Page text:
MSCC JANUARY 11 FEATURE FRIDAY BATTLE OF THE TERMINALLY CUTE: THE MORRIS MINOR VS THE VOLKSWAGEN BEETLE

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Every now and then I gain access to old automotive magazines that cover a variety of topics.

 

One of them featured a story about a car guy who owns a VW Beetle and a Morris Minor. The two cars represent a page of automotive history that showcased small European cars that served a practical transportation purpose for owners on both sides of the pond.

 

Both cars are afflicted with terminal cuteness; a condition that made them a big hit with kids over the generations.

 

 

In fact, the VW Beetle morphed into a movie star with Disney Studios because of the success generated by Herbie the Love Bug in many kid movies.

 

 

The only chilling part of the Volkswagen Beetle’s history occurred when Adolph Hitler decided Germany needed an affordable “People’s Car” (“Volkswagen” in German) and ordered the Beetle campaign for the pre-World War Two German automotive market.

 

 

Hitler later turned his ambition toward the invasion of Europe during his ill-advised campaign for world domination-and failed on a grand scale. He should have stuck with the Beetle because the little German sub-compact did achieve its own form of world domination based upon sales.

 

 

The British answer to Hitler’s military plans was stiff resistance to squelch his brutal ambitions as a despot . The eventual defeat of Germany by the Allied Forces meant a new direction for Hitler-free Germans. However, the Beetle survived Hitler’s madness and was matched against all automotive rivals, including Britain’s second version of the Morris Minor built from 1948 to 1972.

 

 

As mentioned, both vehicles are off the charts in the terminally cute department and were manufactured for many years before they drove off into the sunset at a modest speed. However, there are differences between the two vehicles that go well beyond the writer’s assertion that his cars bear a physical resemblance to each other.

 

 

The notion these cars share a similar style is puzzling to me because they aren’t exactly identical twins in that department. They are more like second cousins once removed in my opinion.

 

For example, the Morris Minor had a front grille because it had a water-cooled engine that needed access to outside air via the grille vents to its radiator. The Beetle had no grille because it had a rear air-cooled engine that drew outside air from the vents on the Bug’s trunk.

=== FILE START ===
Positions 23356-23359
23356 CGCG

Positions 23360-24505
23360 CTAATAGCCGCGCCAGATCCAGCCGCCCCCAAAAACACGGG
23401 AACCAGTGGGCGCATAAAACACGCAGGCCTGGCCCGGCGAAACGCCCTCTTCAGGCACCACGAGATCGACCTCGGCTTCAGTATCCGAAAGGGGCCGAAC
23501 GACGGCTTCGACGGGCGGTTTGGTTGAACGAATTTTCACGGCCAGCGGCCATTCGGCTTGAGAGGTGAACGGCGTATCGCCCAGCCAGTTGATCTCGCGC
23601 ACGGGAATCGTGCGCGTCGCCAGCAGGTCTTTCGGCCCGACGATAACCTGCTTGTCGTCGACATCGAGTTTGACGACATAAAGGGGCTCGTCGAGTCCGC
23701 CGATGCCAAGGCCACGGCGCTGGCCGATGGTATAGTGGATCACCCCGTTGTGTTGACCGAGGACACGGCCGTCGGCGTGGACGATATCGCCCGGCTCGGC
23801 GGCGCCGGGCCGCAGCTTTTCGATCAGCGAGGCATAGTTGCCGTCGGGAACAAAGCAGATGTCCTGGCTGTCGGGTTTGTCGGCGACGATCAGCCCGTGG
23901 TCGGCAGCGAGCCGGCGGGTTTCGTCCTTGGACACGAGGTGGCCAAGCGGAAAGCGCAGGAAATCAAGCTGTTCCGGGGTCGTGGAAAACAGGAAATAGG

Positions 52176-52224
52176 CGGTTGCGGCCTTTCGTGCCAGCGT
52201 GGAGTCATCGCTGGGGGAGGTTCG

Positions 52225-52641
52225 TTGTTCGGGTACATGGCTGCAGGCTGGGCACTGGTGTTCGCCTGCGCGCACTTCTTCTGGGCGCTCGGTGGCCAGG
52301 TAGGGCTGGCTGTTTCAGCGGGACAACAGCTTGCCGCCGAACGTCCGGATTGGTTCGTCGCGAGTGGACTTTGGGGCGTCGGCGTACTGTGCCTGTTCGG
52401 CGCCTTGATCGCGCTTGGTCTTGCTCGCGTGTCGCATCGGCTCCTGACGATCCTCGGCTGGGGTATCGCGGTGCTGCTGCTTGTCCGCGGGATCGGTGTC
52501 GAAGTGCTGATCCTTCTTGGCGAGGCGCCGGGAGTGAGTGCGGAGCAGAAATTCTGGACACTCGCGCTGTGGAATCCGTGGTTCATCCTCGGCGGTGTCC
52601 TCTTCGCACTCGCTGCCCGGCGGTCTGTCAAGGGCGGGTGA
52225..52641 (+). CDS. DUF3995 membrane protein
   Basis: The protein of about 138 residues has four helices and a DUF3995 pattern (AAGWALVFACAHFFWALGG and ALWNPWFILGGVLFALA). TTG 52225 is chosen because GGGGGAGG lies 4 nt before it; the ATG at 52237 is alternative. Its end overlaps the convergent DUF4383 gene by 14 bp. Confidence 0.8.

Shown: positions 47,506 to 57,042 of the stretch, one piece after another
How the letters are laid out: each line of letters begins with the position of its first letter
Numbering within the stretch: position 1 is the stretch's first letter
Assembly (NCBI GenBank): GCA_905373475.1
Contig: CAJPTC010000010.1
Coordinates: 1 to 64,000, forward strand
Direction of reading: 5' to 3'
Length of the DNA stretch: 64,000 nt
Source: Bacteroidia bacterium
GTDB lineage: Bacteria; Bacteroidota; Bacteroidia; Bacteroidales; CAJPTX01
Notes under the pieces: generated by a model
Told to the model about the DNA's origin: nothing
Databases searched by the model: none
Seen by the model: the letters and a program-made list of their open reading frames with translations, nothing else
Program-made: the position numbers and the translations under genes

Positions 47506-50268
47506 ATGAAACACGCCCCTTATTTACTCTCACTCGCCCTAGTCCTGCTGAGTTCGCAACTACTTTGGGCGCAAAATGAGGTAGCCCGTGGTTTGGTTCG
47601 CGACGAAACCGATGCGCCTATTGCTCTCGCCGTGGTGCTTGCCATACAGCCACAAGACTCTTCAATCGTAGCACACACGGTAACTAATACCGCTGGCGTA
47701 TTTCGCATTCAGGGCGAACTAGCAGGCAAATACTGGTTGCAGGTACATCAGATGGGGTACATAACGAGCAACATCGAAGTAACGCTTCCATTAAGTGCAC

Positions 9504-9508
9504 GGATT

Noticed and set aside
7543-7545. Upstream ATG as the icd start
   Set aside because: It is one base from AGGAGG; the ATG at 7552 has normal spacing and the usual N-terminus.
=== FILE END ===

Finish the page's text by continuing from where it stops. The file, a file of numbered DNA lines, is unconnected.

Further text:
Neither car delivered neck-snapping acceleration from their modest horsepower engines, but they were able to do laps around their North American competition in terms of MPG. The chipmunk engines in the two cars were most likely accompanied by a four-speed manual transmission so their drivers could achieve maximum velocity as soon as possible.

 

 

Taller drivers were more comfortable behind the wheel of the Beetle because it had adjustable front seats and more generous head and leg room. The tradeoff occurred when the four-door Morris Minor models allowed better access to the rear seats compared to the two-door-only Beetles.

 

 

The Morris Minor also offered a faint hope for cabin heat in the frigid areas of North America, although neither vehicle was meant to be driven under real winter conditions when it came to passenger comfort. An exception to this rule would have been any Beetle with a gas heater that delivered better heat, poorer gas mileage, and the potential for an unwanted bonfire in the process.

 

 

These days neither vehicle is likely to face brutal winter conditions, although both cars were famous for their ability to start in frigid weather.

 

The two cars enjoy a loyal legion of fans who may have even experienced the cars during their heydays on the road. The Morris Minors and VW Beetles played important roles as second cars that were built for North American customers who used them on urban streets-and not freeways.

 

 

Hollywood never turned the Morris Minor into a movie star, but it won my family’s hearts as a second car for a while during the 1960s. Some members of my family even temporarily owned Beetles for use as accidental stunt cars because they were easy to flip under the wrong conditions. To be fair, the Beetles did have sturdy roofs.

 

 

However, my vote goes to the Morris Minor because these cars were never plentiful here in North America, played a minor role in my family’s automotive history, and make a great conversation piece at shows. Plus I never rolled one when I was 15-unlike the Beetle.    

 

BY: Jim Sutherland

 

Jim Sutherland is a veteran automotive writer whose work has been published by many major print and online publications. The list includes Calgary Herald, The Truth About Cars, Red Deer Advocate, RPM Magazine, Edmonton Journal, Montreal Gazette, Windsor Star, Vancouver Province, and Post Media Wheels Section. 

 

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